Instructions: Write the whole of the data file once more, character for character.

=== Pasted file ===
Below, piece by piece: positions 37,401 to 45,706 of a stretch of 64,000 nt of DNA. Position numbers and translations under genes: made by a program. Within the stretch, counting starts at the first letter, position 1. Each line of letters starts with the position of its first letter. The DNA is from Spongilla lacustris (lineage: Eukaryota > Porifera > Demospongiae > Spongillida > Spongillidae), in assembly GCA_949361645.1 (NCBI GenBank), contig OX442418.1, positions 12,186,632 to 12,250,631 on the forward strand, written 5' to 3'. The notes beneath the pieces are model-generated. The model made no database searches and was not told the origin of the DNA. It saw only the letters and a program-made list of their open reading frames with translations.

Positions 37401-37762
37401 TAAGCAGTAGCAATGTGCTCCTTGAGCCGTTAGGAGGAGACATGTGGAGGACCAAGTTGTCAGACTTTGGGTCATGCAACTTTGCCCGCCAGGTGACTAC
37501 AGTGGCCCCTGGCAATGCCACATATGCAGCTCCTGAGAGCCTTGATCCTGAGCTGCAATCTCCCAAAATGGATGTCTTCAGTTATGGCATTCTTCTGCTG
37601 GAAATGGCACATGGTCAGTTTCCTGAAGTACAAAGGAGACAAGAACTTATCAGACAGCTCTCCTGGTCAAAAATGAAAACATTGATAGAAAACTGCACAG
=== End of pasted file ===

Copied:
Below, piece by piece: positions 37,401 to 45,706 of a stretch of 64,000 nt of DNA. Position numbers and translations under genes: made by a program. Within the stretch, counting starts at the first letter, position 1. Each line of letters starts with the position of its first letter. The DNA is from Spongilla lacustris (lineage: Eukaryota > Porifera > Demospongiae > Spongillida > Spongillidae), in assembly GCA_949361645.1 (NCBI GenBank), contig OX442418.1, positions 12,186,632 to 12,250,631 on the forward strand, written 5' to 3'. The notes beneath the pieces are model-generated. The model made no database searches and was not told the origin of the DNA. It saw only the letters and a program-made list of their open reading frames with translations.

Positions 37401-37762
37401 TAAGCAGTAGCAATGTGCTCCTTGAGCCGTTAGGAGGAGACATGTGGAGGACCAAGTTGTCAGACTTTGGGTCATGCAACTTTGCCCGCCAGGTGACTAC
37501 AGTGGCCCCTGGCAATGCCACATATGCAGCTCCTGAGAGCCTTGATCCTGAGCTGCAATCTCCCAAAATGGATGTCTTCAGTTATGGCATTCTTCTGCTG
37601 GAAATGGCACATGGTCAGTTTCCTGAAGTACAAAGGAGACAAGAACTTATCAGACAGCTCTCCTGGTCAAAAATGAAAACATTGATAGAAAACTGCACAG